It is also important to understand how a company is perceived within a community. Executives should realize it is about the people first. Communities aren’t social media, you cannot broadcast your message and expect to succeed. Imagine if you went to an event, got up on stage, and yelled “buy our product” over and over. It wouldn’t work, and your reputation would take a greater hit than if you said nothing at all.

Like events, communities provide many opportunities to engage with members directly, provide insights from key people, and share relevant content. This requires executives to empower their employees to engage and provide resources where necessary. Executives can’t hover over every conversation an employee is having at an event, the same is true here. Answering questions and being helpful can go a long way to improve a company’s reputation within a community.

A good example of a company interacting directly with a community is Stripe having an unfavorable story is shared on Hacker News. Instead of releasing a press release or responding through the media, Stripe’s co-founder goes straight to the comment section to reply:

Stripe also empowers employees to engage with real users in these communities. See another Hacker News comment section after the announcement of a new product line:

Opportunities like these happen more often than you think. Companies that don’t have a presence and don’t empower their employees are unable to have these interactions. The “always-on events” mindset allows companies to engage where relevant without over-stepping into overt promotion.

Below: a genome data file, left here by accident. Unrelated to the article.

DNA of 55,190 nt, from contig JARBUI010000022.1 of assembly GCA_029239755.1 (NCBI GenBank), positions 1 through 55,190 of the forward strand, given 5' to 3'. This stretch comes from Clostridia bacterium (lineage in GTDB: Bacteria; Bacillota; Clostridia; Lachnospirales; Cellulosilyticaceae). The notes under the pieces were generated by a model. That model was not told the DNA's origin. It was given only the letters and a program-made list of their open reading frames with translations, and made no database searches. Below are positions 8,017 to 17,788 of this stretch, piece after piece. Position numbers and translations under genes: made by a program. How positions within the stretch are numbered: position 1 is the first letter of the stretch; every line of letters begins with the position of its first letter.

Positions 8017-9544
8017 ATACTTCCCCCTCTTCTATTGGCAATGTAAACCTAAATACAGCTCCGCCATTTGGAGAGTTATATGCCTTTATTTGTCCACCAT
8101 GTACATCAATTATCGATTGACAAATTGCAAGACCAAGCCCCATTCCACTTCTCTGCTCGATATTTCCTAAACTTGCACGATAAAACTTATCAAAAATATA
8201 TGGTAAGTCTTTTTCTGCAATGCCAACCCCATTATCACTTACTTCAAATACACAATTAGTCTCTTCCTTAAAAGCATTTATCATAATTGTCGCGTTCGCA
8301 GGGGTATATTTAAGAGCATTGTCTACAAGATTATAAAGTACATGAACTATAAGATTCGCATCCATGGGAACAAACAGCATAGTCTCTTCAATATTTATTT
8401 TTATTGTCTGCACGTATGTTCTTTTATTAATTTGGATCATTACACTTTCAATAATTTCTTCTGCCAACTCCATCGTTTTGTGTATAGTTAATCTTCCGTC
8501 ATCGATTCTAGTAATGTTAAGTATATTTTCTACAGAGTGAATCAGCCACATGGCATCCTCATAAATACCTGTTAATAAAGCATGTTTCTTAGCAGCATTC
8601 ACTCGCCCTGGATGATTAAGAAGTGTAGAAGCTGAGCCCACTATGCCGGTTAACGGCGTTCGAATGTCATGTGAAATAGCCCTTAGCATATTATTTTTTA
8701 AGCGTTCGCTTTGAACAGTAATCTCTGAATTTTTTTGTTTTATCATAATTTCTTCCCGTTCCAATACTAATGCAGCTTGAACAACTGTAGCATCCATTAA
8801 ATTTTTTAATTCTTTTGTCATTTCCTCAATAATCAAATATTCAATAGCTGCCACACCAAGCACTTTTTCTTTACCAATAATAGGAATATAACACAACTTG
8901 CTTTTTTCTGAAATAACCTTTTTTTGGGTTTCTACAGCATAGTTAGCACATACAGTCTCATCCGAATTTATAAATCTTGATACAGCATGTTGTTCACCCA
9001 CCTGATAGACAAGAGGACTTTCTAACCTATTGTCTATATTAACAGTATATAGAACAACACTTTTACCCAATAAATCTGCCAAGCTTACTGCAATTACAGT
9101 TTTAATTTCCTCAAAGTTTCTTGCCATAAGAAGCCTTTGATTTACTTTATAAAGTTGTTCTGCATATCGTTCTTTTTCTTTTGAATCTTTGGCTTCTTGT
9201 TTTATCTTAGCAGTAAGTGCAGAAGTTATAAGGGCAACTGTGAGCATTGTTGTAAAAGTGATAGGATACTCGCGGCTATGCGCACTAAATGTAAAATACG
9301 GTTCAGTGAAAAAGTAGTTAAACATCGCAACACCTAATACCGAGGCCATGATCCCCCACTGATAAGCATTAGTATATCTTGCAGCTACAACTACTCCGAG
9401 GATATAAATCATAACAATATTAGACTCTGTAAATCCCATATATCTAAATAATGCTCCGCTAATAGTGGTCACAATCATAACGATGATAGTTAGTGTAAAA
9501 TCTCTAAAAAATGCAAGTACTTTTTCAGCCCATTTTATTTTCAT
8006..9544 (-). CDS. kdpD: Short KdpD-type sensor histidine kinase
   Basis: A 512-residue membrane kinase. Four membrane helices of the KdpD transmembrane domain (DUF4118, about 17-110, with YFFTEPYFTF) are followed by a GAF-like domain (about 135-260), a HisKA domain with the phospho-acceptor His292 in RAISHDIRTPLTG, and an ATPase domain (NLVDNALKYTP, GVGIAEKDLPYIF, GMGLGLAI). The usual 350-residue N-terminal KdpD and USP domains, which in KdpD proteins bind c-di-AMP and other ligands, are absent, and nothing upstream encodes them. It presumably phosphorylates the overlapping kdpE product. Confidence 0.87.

Community on the internet is early. No one has figured it all out yet. Executives that pay attention and engage now have a chance to build relationships and ways of working that others don’t.

Community Creates A Competitive Advantage

The size and importance of internet communities continue to grow. Reddit grew 44% year over year to 52M daily users in 2020. Discord has 140M monthly active users. 1.8B people use Facebook Groups monthly. Startups like Geneva, Circle, Upstream, Clubhouse, and many others continue to innovate and create better spaces for all types of people. It is increasingly likely your customers, employees and stakeholders spend time and are influenced by these communities. They aren’t going away.

The executives who understand and engage with communities create better control over their reputation and deeper insights into their customers, employees, and stakeholders. Both are new areas to create competitive advantage others are missing out on.

The answers to how a company should interact with a community are unique for each situation. The “always-on events” mindset may not work for every business. What isn’t unique is that executives should care more about internet communities. The ones who do will find an advantage in the long run.

Thanks to Ergest Xheblati, Philip Hendricks, Abu Amin, and Camila Mirabal from Compound Writing for the feedback.

Let me know what you think on Twitter.